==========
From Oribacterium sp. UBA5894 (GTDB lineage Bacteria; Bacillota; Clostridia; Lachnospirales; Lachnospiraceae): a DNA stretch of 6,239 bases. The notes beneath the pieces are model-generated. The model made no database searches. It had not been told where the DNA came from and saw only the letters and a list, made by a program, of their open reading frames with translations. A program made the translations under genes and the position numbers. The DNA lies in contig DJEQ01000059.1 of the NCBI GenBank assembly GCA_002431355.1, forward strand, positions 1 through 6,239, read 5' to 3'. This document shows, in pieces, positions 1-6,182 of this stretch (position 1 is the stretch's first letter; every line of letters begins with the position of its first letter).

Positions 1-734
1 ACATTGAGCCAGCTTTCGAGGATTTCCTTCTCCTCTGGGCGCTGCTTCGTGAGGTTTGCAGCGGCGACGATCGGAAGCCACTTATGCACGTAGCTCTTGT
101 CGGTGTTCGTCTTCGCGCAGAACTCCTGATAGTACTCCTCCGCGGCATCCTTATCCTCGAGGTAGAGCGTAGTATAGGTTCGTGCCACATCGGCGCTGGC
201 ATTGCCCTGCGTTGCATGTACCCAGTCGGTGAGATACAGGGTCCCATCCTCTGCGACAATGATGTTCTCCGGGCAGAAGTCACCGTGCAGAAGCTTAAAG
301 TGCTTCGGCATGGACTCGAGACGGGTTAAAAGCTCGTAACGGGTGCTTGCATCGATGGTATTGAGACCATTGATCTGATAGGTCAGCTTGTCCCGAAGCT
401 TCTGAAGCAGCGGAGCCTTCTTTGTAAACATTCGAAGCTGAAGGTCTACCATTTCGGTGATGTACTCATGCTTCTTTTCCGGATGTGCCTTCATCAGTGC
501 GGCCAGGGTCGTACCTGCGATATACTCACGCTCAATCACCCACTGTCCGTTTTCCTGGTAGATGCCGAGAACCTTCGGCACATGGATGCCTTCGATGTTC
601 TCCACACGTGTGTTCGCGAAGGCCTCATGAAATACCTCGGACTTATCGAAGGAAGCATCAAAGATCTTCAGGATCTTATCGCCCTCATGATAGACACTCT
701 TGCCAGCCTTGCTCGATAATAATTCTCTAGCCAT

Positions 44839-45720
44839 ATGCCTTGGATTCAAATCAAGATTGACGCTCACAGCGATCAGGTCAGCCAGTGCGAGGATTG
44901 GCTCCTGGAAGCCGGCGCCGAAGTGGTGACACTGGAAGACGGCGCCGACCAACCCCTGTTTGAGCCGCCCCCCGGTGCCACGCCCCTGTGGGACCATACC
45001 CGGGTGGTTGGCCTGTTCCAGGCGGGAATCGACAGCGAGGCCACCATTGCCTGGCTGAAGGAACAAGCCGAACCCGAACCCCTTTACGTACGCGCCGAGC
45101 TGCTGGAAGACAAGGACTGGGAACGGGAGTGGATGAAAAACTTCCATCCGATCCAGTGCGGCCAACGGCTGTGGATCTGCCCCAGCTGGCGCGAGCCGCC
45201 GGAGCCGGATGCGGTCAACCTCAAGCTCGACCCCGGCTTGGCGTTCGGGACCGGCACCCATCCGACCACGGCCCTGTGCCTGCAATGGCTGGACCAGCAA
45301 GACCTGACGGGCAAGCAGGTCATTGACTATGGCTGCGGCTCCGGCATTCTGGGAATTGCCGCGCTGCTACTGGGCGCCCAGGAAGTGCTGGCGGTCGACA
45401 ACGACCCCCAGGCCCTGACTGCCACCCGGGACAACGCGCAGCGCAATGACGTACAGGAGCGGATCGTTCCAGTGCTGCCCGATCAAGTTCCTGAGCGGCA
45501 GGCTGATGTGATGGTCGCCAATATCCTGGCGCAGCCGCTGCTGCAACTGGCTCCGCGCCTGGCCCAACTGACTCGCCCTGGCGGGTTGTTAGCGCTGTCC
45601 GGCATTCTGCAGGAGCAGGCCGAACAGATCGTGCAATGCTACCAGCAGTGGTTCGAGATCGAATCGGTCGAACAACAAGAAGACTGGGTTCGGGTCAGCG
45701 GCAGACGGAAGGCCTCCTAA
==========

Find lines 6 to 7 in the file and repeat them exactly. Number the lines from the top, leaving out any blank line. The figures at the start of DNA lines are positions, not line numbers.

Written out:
301 TGCTTCGGCATGGACTCGAGACGGGTTAAAAGCTCGTAACGGGTGCTTGCATCGATGGTATTGAGACCATTGATCTGATAGGTCAGCTTGTCCCGAAGCT
401 TCTGAAGCAGCGGAGCCTTCTTTGTAAACATTCGAAGCTGAAGGTCTACCATTTCGGTGATGTACTCATGCTTCTTTTCCGGATGTGCCTTCATCAGTGC